Funding to tackle silicosis a good start, but not enough

4 minute read

And the budget still leaves COPD and respiratory nurses behind, experts say.

Cash to tackle the growing problem of silicosis in the construction and mining industries is good news, but we need national regulations and more research funding, experts say.

The government has set aside $10million to address occupational lung diseases in this year’s budget, including $4.2million to expand the Asbestos Safety and Eradication Agency to include silicosis and silica-related diseases. 

That includes $1.2million to increase awareness and reduce exposure to silica dust in workplaces.

“$1.2million is better than a poke in the eye with a blunt stick, but it isn’t enough,” said respiratory researcher Professor Brian Oliver.

Meanwhile, $63.4million has been committed to the national smoking and e-cigarette public health campaigns, he told ARR.

“Sure, there are more people with smoking related diseases currently, but when one in 10 Australians work in the construction industry, it’s hard to know how far the $1.2million could be stretched.”

The head of the respiratory cellular and molecular biology group at the Woolcock Institute of Medical Research said “the most disappointing part” for him was the lack of funding into research.  

“Respiratory diseases are obviously a national health priority, with $247million dedicated to public health measures and, let’s face it, prevention is better than cure. But for the people with pre-existing lung diseases it would have been nice to have seen an increase in funding for research.”

Professor Oliver said the silicosis problem was multifaceted, but the key issue was exposure to silicosis in the construction and mining industries, particularly from artificial stone. Anyone working in those industries was vulnerable to developing silicosis, he said.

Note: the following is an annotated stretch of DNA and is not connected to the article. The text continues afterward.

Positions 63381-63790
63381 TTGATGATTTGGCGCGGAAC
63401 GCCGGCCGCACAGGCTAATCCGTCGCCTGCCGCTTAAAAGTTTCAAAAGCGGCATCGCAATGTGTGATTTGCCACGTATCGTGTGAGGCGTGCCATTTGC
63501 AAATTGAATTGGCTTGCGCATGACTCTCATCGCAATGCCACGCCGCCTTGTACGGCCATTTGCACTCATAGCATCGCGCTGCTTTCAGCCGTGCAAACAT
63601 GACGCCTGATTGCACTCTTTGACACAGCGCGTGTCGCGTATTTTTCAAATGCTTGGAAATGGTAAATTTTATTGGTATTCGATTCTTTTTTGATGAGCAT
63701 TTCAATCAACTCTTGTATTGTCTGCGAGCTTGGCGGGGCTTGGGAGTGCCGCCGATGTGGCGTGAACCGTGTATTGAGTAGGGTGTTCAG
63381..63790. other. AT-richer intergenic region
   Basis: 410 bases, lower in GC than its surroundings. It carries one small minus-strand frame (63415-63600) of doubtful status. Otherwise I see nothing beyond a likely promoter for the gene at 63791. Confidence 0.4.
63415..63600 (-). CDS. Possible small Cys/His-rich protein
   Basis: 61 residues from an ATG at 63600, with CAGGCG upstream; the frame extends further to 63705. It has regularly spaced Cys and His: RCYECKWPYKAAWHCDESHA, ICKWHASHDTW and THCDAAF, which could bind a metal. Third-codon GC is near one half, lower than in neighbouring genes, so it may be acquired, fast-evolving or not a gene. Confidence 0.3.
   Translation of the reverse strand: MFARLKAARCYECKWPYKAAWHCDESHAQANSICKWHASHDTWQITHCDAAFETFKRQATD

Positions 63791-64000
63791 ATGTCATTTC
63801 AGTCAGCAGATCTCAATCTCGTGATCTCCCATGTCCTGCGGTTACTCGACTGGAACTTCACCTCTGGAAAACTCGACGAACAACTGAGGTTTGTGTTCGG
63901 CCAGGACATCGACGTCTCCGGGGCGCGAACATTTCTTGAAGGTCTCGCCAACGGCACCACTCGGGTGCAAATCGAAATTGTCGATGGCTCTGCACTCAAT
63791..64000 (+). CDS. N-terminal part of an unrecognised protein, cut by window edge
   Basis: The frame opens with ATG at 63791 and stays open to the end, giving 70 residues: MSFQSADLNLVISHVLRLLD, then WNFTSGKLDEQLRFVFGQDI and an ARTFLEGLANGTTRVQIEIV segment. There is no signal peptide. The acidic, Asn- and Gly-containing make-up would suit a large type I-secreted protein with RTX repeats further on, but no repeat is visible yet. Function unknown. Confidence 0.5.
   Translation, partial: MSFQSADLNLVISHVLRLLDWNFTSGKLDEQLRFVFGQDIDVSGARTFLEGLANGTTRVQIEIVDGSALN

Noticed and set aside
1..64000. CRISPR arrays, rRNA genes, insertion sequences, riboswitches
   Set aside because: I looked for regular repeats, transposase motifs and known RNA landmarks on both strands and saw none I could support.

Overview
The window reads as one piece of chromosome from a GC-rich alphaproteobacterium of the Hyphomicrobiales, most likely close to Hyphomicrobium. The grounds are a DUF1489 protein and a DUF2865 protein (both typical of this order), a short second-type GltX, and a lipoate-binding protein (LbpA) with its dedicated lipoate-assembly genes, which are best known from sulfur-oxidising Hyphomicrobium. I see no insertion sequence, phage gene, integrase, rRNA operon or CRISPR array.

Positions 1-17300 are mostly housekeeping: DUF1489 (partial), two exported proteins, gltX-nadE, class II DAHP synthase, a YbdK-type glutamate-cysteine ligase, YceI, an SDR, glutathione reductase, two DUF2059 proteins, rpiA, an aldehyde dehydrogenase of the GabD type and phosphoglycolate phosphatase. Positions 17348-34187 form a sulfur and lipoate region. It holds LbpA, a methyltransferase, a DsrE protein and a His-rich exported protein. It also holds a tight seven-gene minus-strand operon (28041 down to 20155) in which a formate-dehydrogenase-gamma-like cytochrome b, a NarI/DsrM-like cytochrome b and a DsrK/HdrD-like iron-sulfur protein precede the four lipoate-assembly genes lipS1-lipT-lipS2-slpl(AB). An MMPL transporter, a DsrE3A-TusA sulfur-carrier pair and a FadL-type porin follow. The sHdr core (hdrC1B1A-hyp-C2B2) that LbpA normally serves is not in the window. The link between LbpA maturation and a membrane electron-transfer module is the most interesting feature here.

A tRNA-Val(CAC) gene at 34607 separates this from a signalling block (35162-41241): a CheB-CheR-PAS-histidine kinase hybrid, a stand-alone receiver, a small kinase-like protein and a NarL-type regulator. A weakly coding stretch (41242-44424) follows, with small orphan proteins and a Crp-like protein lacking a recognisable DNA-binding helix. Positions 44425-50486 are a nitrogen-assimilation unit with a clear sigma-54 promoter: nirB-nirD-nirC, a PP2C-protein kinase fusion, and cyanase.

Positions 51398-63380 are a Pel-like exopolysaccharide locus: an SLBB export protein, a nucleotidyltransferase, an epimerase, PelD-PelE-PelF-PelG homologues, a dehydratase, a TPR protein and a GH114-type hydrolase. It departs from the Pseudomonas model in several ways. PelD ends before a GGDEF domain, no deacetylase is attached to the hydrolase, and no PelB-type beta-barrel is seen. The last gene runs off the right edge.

“There certainly needs to be more research done. And while artificial bench tops are a particular problem, anyone that works in construction and anyone that works in the mine is also vulnerable to developing silicosis. So you can’t just have one approach.”

While there were state-based organisations trying to tackle silicosis, there was no national body to regulate exposure, he said.

“When we research silicosis and when we talk to people, unfortunately a lot of people in the industry have got it into their head that they’re fine because they don’t work on artificial benchtops, they work on granite or onyx, and they think they’re safe.

“But our own research suggests that there’s degrees of danger between different types of dust from benchtops, but none of them are actually safe.”

Lung Foundation Australia CEO Mark Brooke said the investment in strategies to combat silicosis was good news.

“We are so pleased to see that in response to the recent and alarming spike in the number of workers suffering from silicosis and other silica-related diseases, the government will make additional investments to protect workers by implementing and coordinating a strategy with all Australian governments to prevent these debilitating diseases,” he said.

Regarding the funding for a national lung cancer screening program, Mr Brooke told ARR that was “a momentous step forward for all Australians”.

The government announced $267million over four years to implement the program in full and set aside $101million in forward years to continue the program.  

“It gives much more than hope, it gives a second chance at life and will save the lives of 12,000 Australians over the next 10 years by diagnosing over 70% of cases at an earlier stage.”

But Mr Brooke said investment in lung cancer nurses and COPD was lacking.

“We continue to advocate for investment in lung cancer nurses, who play a vital role in supporting patients through their lung cancer journey. Investment in lung cancer nurses is currently well below where it needs to be, and funding against other cancer nurses is inequitable.”  

Mr Brooke said more investment was needed in lung disease more broadly, and said the Lung Foundation Australia had made recommendations in the Chronic Obstructive Pulmonary Disease Blueprint. 

“However, it is an important time to celebrate the announcements that we know will have a positive impact on the 1 in 3 Australians who are currently living with a lung disease, as well as the broader community.

 “These funding announcements are wonderful news for our community, 2023 has been a landmark year for lung health addressing stigma, raising awareness on the importance of good lung health, and enhancing equitable access to support services and research investment for lung disease and lung cancer.”

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